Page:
Portland-Area Woman Sues Kaiser Permanente Over Sex Assault Exam Bill
A Portland-area woman is suing Kaiser Permanente over a bill for a sexual assault forensic exam that she underwent last January.
The complaint, filed earlier this month in Multnomah County Circuit Court, accuses Kaiser Permanente and its Oregon and Washington health plans of negligence and of inflicting distress on Zoe Amos by charging her for the exam after officials at Kaiser Permanente Sunnyside Medical Center in Clackamas said it would be covered by a state fund for sexual assault victims. The fund -- the Oregon Sexual Assault Victims’ Emergency Medical Response Fund -- was set up under the Oregon Department of Justice to give victims a choice about paying for an exam after an assault. If they choose to have the provider pay, that saves them the distress of getting billed and reminded of the experience, advocates say.
“Access to a sexual assault medical-forensic exam is a critical access point to health care services and long-term healing for survivors following a sexual assault,” said Michele Roland-Schwartz, executive director of the Oregon Sexual Assault Task Force, a Keizer-based nonprofit that works with the Oregon attorney general’s office. “Hiccups in that process - like billing a survivor for an exam - interrupts that healing and adds an additional layer of unnecessary stress and worry. Hospitals have an obligation to mitigate trauma for their sexual assault patients by ensuring their systems are responsive, trauma-informed, and non-punitive.”
Kaiser Permanente declined to comment on the suit.
Kaiser Permanente has billed the fund only once -- in July 2019 -- since it was set up in 2003, according to Department of Justice officials. In nearly 40 other instances, victims who'd been billed by Kaiser approached the fund for reimbursement, they said. Kaiser did not file for reimbursement between January and May of 2020, when Amos was first billed for the exam.
Amos went to the Sunnyside hospital’s emergency room on Jan. 18, 2020, less than 24 hours after the assault, the complaint says. Officials repeatedly told Amos she would not be charged for the exam or the emergency contraception she received if she elected to have Kaiser bill the fund, it says. Amos instructed Kaiser to do so, the suit says.
Under Oregon law, a health care provider who has been instructed to bill the fund for a sexual assault exam, contraception or medication for sexually transmitted diseases or actually bills the fund may not bill the victim or the victim’s insurance carrier, the suit says, citing Oregon statute OAR 147.397. This is actually an administrative rule, not a statute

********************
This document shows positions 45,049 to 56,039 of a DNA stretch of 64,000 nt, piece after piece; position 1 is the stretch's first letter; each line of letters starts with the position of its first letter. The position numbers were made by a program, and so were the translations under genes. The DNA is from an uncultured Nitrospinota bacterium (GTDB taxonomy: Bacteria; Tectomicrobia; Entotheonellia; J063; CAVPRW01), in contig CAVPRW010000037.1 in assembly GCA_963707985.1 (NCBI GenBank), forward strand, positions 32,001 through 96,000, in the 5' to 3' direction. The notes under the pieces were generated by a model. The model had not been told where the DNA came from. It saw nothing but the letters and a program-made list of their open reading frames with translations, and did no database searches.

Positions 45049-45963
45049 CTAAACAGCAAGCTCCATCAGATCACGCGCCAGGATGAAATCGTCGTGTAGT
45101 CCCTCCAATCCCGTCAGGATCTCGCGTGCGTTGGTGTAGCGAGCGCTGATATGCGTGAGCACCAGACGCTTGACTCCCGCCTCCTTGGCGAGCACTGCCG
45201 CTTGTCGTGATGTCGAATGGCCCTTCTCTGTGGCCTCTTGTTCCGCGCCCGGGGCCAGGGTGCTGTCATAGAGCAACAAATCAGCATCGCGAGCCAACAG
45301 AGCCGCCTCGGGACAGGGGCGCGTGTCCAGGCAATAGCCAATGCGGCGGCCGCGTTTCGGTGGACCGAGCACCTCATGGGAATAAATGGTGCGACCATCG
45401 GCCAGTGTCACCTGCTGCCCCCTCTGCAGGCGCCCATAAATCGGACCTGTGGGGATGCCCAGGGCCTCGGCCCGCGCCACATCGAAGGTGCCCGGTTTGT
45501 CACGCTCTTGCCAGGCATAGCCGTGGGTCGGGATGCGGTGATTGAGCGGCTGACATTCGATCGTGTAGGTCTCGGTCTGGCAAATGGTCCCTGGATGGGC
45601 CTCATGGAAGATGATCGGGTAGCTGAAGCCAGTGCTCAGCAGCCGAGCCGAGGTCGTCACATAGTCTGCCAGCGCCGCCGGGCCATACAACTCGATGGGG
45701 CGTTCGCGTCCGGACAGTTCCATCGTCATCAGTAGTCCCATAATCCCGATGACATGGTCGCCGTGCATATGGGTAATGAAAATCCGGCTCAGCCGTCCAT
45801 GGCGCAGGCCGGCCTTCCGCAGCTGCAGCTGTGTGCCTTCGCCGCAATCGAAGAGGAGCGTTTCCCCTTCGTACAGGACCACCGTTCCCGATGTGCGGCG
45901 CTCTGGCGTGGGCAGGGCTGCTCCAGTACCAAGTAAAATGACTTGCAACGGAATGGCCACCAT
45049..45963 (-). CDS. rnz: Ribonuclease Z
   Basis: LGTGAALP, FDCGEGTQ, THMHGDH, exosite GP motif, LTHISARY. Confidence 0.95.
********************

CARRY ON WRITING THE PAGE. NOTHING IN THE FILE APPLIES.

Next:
Amos did not have any other services performed in the emergency room besides the forensic exam, was not treated for any injuries and did not have any blood drawn, the lawsuit says.
In April or May, Kaiser billed her for $1,886.15 for services rendered on Jan. 18, according to the complaint. After insurance payments and deductions, it said she owed $1,049.71.
In June, Amos received another bill from Kaiser for the same amount for services on Jan. 18, the complaint says. This bill detailed the charges, including $1,483 for emergency room use and $312.05 for emergency contraception -- both of which are covered by the fund, according to the Justice Department.
Then in August, Amos received a bill from a collection agency, which tacked on $40.64 in interest, the complaint says.
Amos replied to the collection agency with a certified letter in September that contested the debt.
She didn’t hear anything else about it, but in March 2021 when she called the collection agency to find out what happened, she learned that in November 2020 Kaiser had marked the $1,049.71 as “BAD DEBT, COPAY UNCOLLECTIBLE.”
The lawsuit accuses Kaiser of “unlawfully billiing victims for provision of sexual assault forensic examinations in Oregon, contrary to federal and Oregon law.”
“As a result of defendants’ actions, plaintiff has suffered or will suffer in the future: severe mental and emotional anguish; pain and suffering; shame; mental or nervous shock; anxiety; and depression,” the suit says.
It seeks $65,000 in noneconomic damages and $200 in statutory damages.
You can reach Lynne Terry at [email protected].